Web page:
you just have to go spiritual to keep from going postal. For me
"going spiritual" has always been to put down the newspaper
and pick up a book. Or to turn off CNN/Fox News and put on some
music. That isnt the same thing as burying your head in
the sand. You can do THAT reading the New York Times or tuning
in to The OReilly Factor.
week was one of those weeks for me. I needed a reprieve from the
taxation of maintenance living. So I dusted off a 34-year-old
album that I remembered liking but couldnt remember why,
an 11-year-old bootleg by a band with a lead singer who took self-pity
to the ultimate extreme, and a 13-year-old book about what is
possibly the most complex "simple" song ever recorded.
Mac fans are mostly divided into two camps these days, the smaller
one consisting of guitar obsessives who favor the blues styling
of Peter Green. By far the larger of the two fan bases is the
one that favors the latter (post-'74) line-up fronted by the smart
pop sensibilities of guitarist Lindsey Buckingham and the enticing
sexuality of a chanteuse-turned-arena warbler, Stevie Nicks. This
version of the band took the concept of celebrity-as-art to new
levels with their Rumours album, arguably the introduction of
tabloid rock. The self-indulgent dynamics of that album wouldnt
be surpassed until Kurt Cobain wrote "Rape Me" 18 years
later and followed it up with a blast to the head.
in between there was another Fleetwood Mac - one with a shifting
line-up and varying styles. It was one that was hard to get a
handle on, but also one that moved beyond its inconsistency to
record some of the best (and most overlooked) songs in the groups
history. Its easy to forget that the band recorded six albums
of new material in the post-Green, pre-Nicks era (1970-1974).
RIAA has never recanted their
claims of bootleg connections to
terrorism. It's a staple of their
campaign of fear against anyone
who stands in their way of profits
and control. They have supported
every piece of intrusive legislation to
come down the pike. You think
George Bush is the first person
to tap into someone's computer
without a search warrant?
The RIAA launched several thousand
lawsuits against music lovers,
claiming the same right to invade
personal computers that Bush
now claims. Also, without search
warrants. And for basically the same
reason - that civilization would come
to an end if they didn't.
For the first
three of those albums, Danny Kirwan, who will never be known as
a household name in the annals of rock 'n' roll, played a significant
part in providing some of the best tracks. The first venture into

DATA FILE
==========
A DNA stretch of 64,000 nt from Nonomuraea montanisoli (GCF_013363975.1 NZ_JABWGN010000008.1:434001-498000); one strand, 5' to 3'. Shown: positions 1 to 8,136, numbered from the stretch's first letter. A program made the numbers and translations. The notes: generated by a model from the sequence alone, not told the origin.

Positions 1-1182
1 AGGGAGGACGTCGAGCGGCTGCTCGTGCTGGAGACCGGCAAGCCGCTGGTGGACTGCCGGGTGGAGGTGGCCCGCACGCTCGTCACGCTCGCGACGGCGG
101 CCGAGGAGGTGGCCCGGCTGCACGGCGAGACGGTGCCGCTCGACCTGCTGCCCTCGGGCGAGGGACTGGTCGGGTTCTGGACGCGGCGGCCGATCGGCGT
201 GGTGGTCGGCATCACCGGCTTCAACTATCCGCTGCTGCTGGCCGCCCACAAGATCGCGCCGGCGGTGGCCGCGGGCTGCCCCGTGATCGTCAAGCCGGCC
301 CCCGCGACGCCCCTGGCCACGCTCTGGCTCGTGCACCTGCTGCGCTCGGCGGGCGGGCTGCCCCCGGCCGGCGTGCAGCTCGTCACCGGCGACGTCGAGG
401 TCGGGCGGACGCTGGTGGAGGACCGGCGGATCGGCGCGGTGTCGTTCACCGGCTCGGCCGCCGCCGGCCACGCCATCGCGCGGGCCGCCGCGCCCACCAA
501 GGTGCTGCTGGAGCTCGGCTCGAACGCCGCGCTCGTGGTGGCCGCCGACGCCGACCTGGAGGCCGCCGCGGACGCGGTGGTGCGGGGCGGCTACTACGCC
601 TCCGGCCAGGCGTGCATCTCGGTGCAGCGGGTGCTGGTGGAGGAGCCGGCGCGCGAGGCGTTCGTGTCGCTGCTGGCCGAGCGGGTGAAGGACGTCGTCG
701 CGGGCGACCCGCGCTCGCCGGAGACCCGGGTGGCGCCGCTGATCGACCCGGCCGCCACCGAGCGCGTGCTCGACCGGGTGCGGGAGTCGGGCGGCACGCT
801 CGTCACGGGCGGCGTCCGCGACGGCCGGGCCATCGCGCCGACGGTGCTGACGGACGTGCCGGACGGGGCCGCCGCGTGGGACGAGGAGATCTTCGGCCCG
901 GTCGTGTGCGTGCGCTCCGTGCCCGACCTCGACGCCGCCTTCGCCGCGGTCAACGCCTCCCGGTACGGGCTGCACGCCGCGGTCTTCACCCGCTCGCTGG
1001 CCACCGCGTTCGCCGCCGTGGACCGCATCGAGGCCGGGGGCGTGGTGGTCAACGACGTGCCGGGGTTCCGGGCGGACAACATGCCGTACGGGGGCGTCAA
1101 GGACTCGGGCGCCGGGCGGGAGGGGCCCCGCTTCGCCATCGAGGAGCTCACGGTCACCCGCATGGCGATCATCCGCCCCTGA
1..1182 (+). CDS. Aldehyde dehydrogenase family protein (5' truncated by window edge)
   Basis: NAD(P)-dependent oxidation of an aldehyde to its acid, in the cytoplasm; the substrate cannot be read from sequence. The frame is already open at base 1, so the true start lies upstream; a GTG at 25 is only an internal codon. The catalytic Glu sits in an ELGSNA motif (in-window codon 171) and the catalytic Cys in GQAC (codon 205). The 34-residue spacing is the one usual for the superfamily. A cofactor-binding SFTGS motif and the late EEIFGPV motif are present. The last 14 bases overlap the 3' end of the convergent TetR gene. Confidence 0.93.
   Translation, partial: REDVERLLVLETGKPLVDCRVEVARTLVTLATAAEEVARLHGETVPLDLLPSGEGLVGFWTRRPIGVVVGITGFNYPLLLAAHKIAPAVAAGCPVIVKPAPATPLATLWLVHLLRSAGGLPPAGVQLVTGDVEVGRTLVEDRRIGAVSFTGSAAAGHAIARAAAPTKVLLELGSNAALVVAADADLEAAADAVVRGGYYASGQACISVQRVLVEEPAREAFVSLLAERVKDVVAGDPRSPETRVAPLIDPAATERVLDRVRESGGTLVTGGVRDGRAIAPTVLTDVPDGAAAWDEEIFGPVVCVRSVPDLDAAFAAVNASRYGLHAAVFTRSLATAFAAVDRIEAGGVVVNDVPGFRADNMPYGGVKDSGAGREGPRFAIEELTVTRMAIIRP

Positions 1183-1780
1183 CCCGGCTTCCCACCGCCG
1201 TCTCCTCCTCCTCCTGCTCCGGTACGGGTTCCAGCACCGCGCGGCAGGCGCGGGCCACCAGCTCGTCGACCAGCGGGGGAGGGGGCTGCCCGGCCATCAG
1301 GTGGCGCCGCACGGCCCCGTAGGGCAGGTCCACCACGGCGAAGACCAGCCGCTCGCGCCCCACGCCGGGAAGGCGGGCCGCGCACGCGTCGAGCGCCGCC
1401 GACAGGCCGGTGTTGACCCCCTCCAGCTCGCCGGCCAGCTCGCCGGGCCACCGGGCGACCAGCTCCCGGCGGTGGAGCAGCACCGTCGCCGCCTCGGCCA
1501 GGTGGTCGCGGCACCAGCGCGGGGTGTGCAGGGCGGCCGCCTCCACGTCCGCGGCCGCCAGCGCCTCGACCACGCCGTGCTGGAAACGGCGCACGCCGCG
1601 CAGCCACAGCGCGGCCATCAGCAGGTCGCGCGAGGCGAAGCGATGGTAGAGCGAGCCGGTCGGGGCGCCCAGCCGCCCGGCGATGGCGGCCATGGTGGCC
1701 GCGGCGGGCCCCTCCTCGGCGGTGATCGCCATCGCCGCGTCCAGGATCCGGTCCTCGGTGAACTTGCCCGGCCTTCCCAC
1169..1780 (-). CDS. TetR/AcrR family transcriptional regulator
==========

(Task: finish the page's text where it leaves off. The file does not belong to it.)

life-after-Green, Kiln House, primarily served as an exorcism
of the remaining members rock 'n' roll roots (buried for
years as a mostly slow to mid-tempo blues outfit under Green).
But it also yielded the stunning "Station Man" - more
of a pre-cursor to modern-day jam bands than anything by the Grateful
Dead ever was. If Kirwan was not a particularly adept improvisational
guitarist, he was, at the very least, one that could come up with
a lyrical six-string component that could carry a song for five
or six minutes. As well as a wordsmith who kept things deceptively
simple. Much of the charm of Kirwan's lyrics were in their tempered
the lyrics of "Station Man" to the Underground Railroad
(quite possibly intended). It took 100 years for the Civil Rights
Movement to get past the lies of "emancipation" to reach
fruition. In 1972 Jim Crow hadnt even reached Oldie status
yet. Add to that the ongoing battle against a criminal war. Kirwan
states the dilemma.
I'm going I don't know"
Then he takes
a page from Black history and applies it to the human race.
And bringing something
This train of lovin'
I see it's comin'
I feel it's runnin'
This train of lovin'
From ages past
form of hope all is doomed. But if those hopes are Pollyannaish,
all is doomed anyway. Everything will not turn out right if folks
just sit back and bask in optimism. One has to get on board.
It was not
Kiln House that I dusted off, though. It was Bare Trees, Kirwan's
final opus with the band. Mostly noted for the sugar substitute,
low-calorie flavorings of "Sentimental Lady," Kirwins
influence in the band was waning. But the albums title track,
a two-line chorus, a two-line lyric and an outburst of Pentecostalic
exuberance penned by Kirwan, dwarfs Bob Welchs nonsensical
paean to gentle love.
of "Bare Trees" are anything but sweet. Using an economy
of words, Kirwan paints a cold picture. Then the words stop and